Japanese private equity real estate funds attracted more capital than similar funds across Asia in the first three quarters of 2011 according to Switzerland and Singapore-based investment advisory group, Swisslake.
In a market analysis document published yesterday, the firm said $7.4 billion was captured by Japanese private equity real estate vehicles in that period, accounting for a market share of 37 percent. This compares to just $2.7 billion raised by Japanese funds during the same period last year.
“Compared to 2010, the target equity for Japan has almost tripled with its market share increasing by 13 percent year on year,” Swisslake said. The firm attributed this increase to the size of the Japanese market, which is second only to the US, coupled with it being the most liquid in Asia and, particular to 2011, a sizeable market correction compounded by the events surrounding the Fukushima earthquake in March.
“Following the events at Fukushima, the already significant price correction continued but has bottomed out in the meantime,” Swisslake said echoing similar sentiments shared by Japanese fund managers with PERE over recent months.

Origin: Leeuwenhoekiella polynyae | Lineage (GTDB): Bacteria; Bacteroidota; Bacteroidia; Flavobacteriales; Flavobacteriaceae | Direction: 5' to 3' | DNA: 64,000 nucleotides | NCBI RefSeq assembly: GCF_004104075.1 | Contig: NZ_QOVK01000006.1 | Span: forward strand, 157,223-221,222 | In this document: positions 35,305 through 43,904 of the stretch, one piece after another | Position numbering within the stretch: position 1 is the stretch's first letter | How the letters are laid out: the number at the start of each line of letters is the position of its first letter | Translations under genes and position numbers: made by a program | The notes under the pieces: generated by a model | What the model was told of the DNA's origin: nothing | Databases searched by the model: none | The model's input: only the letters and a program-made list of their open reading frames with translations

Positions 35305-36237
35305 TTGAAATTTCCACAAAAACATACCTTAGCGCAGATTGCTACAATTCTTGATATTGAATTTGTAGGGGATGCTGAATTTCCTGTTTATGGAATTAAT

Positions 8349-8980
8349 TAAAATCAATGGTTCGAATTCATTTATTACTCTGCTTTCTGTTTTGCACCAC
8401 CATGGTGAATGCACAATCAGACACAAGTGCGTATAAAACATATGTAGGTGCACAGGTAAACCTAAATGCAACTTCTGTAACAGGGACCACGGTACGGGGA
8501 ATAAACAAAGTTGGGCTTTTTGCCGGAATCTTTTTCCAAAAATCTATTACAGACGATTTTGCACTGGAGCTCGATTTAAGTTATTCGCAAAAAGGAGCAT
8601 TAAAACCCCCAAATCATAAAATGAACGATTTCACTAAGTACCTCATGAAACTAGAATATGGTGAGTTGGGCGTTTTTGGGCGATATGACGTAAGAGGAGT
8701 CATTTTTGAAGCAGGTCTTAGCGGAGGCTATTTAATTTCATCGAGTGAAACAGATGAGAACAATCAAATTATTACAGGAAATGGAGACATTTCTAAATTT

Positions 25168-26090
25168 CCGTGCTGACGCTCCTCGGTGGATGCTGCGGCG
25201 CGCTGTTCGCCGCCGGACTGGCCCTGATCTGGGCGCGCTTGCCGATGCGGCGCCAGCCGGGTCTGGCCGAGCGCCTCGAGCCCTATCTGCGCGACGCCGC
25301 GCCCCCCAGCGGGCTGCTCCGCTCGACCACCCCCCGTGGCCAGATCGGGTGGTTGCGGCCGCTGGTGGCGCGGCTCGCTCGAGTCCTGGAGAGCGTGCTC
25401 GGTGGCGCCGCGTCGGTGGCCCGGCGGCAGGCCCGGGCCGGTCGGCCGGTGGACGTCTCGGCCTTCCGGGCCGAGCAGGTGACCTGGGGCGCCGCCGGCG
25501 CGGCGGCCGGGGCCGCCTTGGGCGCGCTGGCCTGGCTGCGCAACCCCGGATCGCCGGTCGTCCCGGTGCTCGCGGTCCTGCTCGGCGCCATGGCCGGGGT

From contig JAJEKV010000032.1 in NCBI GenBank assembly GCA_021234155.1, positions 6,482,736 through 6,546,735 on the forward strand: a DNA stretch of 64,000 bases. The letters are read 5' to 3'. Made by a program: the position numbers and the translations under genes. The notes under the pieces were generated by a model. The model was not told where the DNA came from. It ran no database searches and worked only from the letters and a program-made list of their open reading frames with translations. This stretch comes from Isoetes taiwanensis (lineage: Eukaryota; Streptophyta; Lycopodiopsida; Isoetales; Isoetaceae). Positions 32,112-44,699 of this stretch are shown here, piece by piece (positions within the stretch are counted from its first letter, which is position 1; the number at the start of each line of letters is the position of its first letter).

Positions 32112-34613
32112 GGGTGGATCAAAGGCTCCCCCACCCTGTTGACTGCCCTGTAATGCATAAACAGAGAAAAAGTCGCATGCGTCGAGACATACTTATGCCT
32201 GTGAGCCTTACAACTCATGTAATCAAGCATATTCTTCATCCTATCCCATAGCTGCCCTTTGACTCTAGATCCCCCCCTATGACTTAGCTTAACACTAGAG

Swisslake said initial yields are a way off peak levels recorded in 2007 and 2008 and that rental levels, which also heavily corrected, are now affordable for certain occupiers wishing to enter or re-enter Tokyo’s central business district, to do so. This, in turn, has benefited Tokyo’s vacancy rate which now stands at around 7 percent, an improvement on the about 10 percent level recorded in the immediate years following the start of the global financial crisis.
“It is therefore not surprising that 28 percent of the equity, targeted by private equity real estate funds in 2011, are earmarked for office investments,” Swisslake said adding there was a lack of competition for such funds as Japanese REITs, traditional buyers of Japan’s offices, had until recently been net sellers. “They had to struggle with financing issues and the equity market due to high discounts of their shares.”
Swisslake also said 37 percent of equity was raised for debt-related investment vehicles and that provided a “vivid example” of how private equity real estate immediately picked up on certain market inefficiencies and provide funds to take advantage, “a model for anti-cyclical investment” it said.